Tongue & Cheek: Cheeky Food, Playful Cocktails (Scrumptious Pictures)

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It's happy hour at Tongue & Cheek. Almost every stool is occupied as the bartender explains the specials, which include $4 craft beers, $8 specialty cocktails, and the daily $10 "family meal." 

Before we get a chance to order, chef/partner Jamie DeRosa emerges from the kitchen wearing a gray utility shirt embroidered with the Tongue & Cheek logo. "No chef coats here," he says. "It's cooler not to wear them."

By cooler, he means temperature-wise in the kitchen, but there's no denying there's also a cool factor in the dress code at the restaurant, which gives off a vibe as much downtown Manhattan as downtown Miami Beach.

In fact, Tongue & Cheek's subway-tiled walls, Atlas lamps, and thick brown tables are reminiscent of Greenwich Village bistro Pastis. Prominently displayed in the dining room is a framed picture of an ox in a top hat and gold chains, one of the quirky animal mascots on the servers' T-shirts, the coasters, and the postcards that come with the check.

DeRosa is in a jovial mood, even though the restaurant's point-of-sale

system is down. Actually, all Internet is down in the SoFi section of Miami Beach. With a

laugh, he says that owning a restaurant is different from merely heading

a kitchen. Attention must be paid to everything -- from keeping the music played at an even decibel to making sure the

computers have 4G backup. But with ownership comes pride. "The juice is

worth the squeeze," he says.

Then comes the first plate, a cafeteria-style red tray

with sections. It's the daily

"family meal" ($10), served at the bar only. Today it's barbecued beef brisket, potato salad, souffle, corn on the

cob, and a brownie for dessert. Served with a bottled "retro" soda of choice (we got orange Fanta), it's a good deal. DeRosa says that

while he worked at Wolfgang Puck's Spago, neighbors would knock

on the kitchen's back door during the restaurant's nightly "family

meal" and the staff would invite them in to share the food. "I wanted to

do something like that -- to cater to people who live in the

neighborhood. I thought to myself: What can you afford to eat every

day? So we came up with the family-meal concept."

After the

family meal, items arrive from the snack bar. A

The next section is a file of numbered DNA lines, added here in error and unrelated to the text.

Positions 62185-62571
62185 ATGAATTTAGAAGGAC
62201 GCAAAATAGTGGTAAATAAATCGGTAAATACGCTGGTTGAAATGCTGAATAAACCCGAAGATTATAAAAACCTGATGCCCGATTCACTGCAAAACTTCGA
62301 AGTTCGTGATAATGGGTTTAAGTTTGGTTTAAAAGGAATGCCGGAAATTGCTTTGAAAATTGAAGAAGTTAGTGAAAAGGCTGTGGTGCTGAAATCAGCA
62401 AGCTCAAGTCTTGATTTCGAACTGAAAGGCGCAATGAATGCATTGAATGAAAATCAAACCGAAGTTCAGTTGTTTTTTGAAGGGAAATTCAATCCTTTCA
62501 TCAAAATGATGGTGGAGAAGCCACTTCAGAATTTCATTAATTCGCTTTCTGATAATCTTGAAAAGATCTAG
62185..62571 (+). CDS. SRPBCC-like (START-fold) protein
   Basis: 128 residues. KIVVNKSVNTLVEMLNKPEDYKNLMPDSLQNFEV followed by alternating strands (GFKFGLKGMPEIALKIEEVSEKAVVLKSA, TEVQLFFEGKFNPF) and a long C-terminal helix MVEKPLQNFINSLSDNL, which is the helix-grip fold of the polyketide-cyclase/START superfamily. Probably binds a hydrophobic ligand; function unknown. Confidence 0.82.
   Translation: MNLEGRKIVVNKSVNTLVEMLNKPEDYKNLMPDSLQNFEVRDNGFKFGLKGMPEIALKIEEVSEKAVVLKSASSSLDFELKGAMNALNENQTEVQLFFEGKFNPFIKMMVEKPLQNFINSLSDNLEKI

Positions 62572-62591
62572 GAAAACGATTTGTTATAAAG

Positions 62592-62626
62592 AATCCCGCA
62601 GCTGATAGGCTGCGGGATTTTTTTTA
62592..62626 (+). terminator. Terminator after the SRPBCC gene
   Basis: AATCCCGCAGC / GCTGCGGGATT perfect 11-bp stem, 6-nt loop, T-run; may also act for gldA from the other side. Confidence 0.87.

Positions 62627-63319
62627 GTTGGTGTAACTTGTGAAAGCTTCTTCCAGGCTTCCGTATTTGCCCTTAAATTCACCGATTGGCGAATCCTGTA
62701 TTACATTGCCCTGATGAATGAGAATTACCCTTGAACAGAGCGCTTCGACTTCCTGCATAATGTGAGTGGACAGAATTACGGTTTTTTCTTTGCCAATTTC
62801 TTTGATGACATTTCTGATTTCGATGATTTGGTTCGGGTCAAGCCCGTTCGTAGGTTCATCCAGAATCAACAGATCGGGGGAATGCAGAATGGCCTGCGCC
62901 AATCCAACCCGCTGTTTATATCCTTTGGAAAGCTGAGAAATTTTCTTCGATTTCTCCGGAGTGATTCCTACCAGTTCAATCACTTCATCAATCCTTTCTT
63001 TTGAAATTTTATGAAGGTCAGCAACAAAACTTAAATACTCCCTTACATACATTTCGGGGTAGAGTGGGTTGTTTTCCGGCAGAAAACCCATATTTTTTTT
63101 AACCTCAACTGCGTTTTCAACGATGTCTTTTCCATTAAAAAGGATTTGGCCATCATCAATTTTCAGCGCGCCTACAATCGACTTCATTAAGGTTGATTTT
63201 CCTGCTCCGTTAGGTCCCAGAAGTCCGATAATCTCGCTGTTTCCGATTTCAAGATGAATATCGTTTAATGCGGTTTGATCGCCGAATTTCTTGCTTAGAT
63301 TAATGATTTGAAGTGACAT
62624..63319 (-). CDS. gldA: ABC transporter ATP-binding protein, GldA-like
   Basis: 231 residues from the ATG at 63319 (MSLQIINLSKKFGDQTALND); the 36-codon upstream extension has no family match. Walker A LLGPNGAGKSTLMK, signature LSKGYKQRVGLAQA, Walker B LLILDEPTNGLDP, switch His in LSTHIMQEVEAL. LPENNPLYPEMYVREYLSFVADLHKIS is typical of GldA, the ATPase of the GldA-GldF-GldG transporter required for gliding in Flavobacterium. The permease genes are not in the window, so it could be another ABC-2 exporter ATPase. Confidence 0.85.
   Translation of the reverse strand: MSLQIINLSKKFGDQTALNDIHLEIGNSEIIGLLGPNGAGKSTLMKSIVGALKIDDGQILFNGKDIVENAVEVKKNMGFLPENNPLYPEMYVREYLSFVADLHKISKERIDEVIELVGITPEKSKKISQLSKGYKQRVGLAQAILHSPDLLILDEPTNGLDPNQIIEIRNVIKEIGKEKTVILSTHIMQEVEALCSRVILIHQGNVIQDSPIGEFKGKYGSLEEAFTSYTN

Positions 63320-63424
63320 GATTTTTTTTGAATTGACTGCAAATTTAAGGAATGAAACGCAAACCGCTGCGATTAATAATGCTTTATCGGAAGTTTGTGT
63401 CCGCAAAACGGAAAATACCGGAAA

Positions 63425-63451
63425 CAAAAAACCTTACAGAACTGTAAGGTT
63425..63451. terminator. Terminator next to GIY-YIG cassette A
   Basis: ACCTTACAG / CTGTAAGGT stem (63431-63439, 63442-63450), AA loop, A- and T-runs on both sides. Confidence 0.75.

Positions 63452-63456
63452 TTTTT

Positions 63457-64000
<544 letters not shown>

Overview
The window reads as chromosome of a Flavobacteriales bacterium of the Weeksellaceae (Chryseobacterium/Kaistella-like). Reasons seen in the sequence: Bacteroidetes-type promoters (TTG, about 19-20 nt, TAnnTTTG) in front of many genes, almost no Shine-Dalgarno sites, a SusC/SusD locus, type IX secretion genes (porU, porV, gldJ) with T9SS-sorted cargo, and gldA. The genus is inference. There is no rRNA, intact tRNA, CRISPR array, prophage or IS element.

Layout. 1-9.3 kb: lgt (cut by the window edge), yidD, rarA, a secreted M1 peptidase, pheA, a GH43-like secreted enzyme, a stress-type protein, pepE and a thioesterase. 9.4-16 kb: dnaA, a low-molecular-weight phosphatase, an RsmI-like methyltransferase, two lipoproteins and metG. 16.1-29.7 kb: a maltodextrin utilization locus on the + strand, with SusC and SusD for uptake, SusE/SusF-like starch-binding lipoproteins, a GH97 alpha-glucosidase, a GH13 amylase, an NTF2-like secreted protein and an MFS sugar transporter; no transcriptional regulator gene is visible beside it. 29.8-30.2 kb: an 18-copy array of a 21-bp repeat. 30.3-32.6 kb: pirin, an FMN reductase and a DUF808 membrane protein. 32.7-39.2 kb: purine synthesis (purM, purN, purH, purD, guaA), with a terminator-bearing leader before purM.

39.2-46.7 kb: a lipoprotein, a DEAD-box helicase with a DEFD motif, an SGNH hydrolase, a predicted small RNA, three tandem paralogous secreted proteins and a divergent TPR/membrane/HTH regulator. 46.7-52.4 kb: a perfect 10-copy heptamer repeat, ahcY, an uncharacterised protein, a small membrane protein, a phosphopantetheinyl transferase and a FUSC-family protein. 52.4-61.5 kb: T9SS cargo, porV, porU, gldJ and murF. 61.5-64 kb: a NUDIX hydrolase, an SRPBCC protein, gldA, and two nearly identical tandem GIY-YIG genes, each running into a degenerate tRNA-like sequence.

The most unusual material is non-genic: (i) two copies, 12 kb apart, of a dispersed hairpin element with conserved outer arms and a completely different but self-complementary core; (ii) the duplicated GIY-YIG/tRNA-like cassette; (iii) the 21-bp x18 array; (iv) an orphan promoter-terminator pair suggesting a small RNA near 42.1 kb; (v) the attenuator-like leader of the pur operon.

plate of almonds, sprinkled with olive-oil dust, are presented. Some are

sweet, some spicy, some savory. All would go well with a cold beer


Pan con tomate is decorated with pearls of garlic sauce and cilantro ($8).

Appetizers, called "mids," are next. Fried clams are served in a

basket, the way they're presented at every clam shack in Rhode Island.

They're sweet and tender, with hot pickled cheery pepper slices thrown

into the mix for balance ($11).

Cauliflower panna cotta with uni

and American caviar is presented beautifully. It's silky, decadent, and a sure way to get someone -- anyone -- to eat their

vegetables ($15).

Roasted trout is served with salted, cured pork

belly, sweet corn, and fregola. A corn bisque is poured on the trout tableside ($28).

Here's the deal with the burger ($15). It's made

with all ground-beef cheek and plunked on a house-made brioche bun with

cheddar pimento cheese and sweet onions. There are only 15 made each

day. "It's not that I want to be some jerk about it, but we hand-grind

the meat and then we have to make each burger individually in a pan."

It's so labor-intensive that DeRosa is limiting the number his kitchen turns out daily. Is is worth getting there early to nab one? Honestly, yes. The meat has a great char on the outside, with juicy and tender beef inside, and is served on a brioche so delicious that DeRosa should think of investing in a much-needed Miami bakery.

DeRosa worked directly on the beverage program, which features a bit of molecular gastronomy in the form of a berry margarita made with liquid nitrogen and four ounces of premium tequila ($22).

If spirited cocktails are your thing, try the Bourbon for Apples, served with little apple ice cubes. DeRosa, a fan of bourbon, has stocked the bar with the entire Pappy Van Winkle

line. "So far, no one's gone for the 23-year. I might just have to drink

it myself," the chef kids. If he needs someone to drink with, we're always available.

Follow Laine Doss on Twitter @LaineDoss and Facebook.

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